On private governance as the key to modernity:
Judges, police, and regulators are a deus ex machina. Government is often dysfunctional and crowds out private sources of order, or it is simply absent or too costly to use. That means parties can either live with their problems or attempt to solve them. In some cases solutions have yet to be found or are too difficult to implement. Such is the world. But quite often solving problems is a profit opportunity and the more at stake, the more potentially profitable the solutions. Throughout history we can see lots of examples of private parties benefiting by figuring out better ways of facilitating exchange or protecting property rights. These protections of the market come not from government but from the market.
Private governance is responsible for creating order not just in basic markets but also in the world’s most sophisticated markets, including stock markets, futures markets, and electronic commerce. The role of private governance in enabling stock markets and modern capitalism is one of the least known but most important achievements in the history of the world. Private governance also protects contracts and property rights in scores of other markets. Private governance can be found working in ancient and modern societies, in small and large groups, among friends and strangers, and for simple and extremely complex transactions. It often exists alongside, and in many cases in spite of, government legal efforts.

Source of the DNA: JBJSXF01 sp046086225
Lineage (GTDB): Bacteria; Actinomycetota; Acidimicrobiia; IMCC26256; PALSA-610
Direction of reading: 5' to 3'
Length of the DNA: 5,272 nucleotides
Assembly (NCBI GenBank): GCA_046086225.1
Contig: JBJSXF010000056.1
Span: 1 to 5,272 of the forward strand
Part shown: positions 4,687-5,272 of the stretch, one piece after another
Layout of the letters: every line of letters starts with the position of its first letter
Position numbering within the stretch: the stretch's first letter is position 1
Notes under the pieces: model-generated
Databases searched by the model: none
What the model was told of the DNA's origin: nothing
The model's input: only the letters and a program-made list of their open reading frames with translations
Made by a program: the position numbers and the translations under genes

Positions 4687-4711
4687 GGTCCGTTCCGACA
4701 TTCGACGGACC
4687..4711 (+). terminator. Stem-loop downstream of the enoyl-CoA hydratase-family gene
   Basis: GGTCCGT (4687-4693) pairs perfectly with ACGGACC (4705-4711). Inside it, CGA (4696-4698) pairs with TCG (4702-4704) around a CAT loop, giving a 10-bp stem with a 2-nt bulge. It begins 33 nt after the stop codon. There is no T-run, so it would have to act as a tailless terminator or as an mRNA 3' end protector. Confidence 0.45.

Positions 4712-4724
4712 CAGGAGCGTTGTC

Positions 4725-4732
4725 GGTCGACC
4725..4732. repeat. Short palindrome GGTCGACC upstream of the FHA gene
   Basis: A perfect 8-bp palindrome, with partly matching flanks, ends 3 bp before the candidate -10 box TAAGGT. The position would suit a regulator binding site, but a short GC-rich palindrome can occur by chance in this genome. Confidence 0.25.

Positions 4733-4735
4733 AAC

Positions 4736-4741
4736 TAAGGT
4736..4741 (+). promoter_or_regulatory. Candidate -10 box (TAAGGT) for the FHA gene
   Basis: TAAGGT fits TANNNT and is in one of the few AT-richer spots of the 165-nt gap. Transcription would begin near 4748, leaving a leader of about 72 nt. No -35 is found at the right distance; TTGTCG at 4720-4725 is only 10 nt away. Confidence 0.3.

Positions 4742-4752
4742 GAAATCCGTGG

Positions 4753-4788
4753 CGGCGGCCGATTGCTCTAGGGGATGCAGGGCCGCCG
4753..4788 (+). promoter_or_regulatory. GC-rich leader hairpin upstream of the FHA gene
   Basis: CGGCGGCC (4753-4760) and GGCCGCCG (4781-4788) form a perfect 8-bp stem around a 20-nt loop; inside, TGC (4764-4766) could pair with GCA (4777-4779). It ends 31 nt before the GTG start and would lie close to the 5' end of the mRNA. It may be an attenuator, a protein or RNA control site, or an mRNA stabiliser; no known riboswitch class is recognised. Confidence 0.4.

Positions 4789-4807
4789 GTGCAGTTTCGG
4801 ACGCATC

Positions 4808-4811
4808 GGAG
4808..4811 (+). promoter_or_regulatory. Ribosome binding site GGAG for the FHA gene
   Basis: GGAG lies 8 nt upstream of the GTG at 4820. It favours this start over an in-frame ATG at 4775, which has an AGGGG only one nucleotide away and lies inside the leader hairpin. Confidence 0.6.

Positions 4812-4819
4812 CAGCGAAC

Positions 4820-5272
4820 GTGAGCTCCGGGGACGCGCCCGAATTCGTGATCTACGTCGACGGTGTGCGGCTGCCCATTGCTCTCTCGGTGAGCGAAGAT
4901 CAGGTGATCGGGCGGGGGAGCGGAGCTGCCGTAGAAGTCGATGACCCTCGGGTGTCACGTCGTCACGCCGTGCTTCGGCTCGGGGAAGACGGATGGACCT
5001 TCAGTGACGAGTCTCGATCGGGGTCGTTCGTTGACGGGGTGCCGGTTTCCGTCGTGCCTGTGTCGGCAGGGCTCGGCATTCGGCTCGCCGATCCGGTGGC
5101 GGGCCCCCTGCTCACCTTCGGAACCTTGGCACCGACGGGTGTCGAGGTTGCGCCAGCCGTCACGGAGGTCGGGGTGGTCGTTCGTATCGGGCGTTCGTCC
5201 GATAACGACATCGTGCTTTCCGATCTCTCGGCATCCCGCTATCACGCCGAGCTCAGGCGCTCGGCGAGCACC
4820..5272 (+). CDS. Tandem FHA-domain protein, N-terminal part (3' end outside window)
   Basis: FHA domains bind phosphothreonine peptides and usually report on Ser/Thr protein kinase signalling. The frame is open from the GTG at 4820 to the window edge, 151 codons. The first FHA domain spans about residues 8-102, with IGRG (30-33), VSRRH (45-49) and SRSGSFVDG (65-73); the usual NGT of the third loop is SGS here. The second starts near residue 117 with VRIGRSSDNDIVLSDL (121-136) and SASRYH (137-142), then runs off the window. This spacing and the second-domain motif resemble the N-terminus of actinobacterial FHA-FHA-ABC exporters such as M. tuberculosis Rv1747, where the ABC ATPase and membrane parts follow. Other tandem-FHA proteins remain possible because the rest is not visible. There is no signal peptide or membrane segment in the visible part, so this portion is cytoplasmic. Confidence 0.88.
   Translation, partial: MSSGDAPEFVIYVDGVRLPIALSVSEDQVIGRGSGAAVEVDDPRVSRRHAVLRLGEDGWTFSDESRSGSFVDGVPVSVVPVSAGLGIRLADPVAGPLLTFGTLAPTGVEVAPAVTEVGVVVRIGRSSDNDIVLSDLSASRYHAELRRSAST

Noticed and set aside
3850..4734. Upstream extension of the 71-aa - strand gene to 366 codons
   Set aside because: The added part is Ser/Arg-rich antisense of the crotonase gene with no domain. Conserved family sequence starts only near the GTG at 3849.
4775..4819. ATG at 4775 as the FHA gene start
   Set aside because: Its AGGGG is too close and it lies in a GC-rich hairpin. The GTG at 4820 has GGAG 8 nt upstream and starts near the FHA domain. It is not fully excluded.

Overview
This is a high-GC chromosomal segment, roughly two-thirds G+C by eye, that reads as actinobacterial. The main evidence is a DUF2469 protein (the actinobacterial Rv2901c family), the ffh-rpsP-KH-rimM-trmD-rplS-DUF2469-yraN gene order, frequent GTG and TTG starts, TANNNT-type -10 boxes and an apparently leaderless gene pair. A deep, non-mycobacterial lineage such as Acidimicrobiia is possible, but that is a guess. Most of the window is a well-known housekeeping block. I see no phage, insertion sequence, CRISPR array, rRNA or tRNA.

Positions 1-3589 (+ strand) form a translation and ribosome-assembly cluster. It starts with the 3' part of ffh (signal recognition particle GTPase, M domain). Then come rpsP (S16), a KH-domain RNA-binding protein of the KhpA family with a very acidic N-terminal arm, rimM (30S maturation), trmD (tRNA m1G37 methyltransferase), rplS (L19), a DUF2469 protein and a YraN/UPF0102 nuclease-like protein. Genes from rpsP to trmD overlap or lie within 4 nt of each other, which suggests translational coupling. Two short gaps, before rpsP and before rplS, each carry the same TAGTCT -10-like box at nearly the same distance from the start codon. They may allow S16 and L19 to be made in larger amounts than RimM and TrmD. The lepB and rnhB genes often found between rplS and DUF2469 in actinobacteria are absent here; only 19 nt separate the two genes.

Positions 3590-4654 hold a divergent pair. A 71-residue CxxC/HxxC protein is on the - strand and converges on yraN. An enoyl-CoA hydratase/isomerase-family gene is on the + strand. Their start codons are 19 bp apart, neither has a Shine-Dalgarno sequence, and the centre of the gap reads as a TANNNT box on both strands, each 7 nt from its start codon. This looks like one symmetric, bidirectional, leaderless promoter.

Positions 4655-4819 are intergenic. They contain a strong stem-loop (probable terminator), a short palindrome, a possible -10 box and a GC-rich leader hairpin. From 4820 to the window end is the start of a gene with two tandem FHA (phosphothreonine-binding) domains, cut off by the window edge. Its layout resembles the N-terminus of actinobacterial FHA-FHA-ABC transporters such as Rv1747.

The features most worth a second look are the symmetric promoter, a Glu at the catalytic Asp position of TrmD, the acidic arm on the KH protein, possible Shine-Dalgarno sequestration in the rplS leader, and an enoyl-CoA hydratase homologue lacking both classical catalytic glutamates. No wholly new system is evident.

The invisible hand analogy in economics sheds light on underappreciated processes of coordinating behavior, and the study of private governance sheds light on similarly underappreciated mechanisms for creating order. Private governance works behind the scenes so most people miss it, but it makes the modern world possible.
(We haven’t seen anything yet.)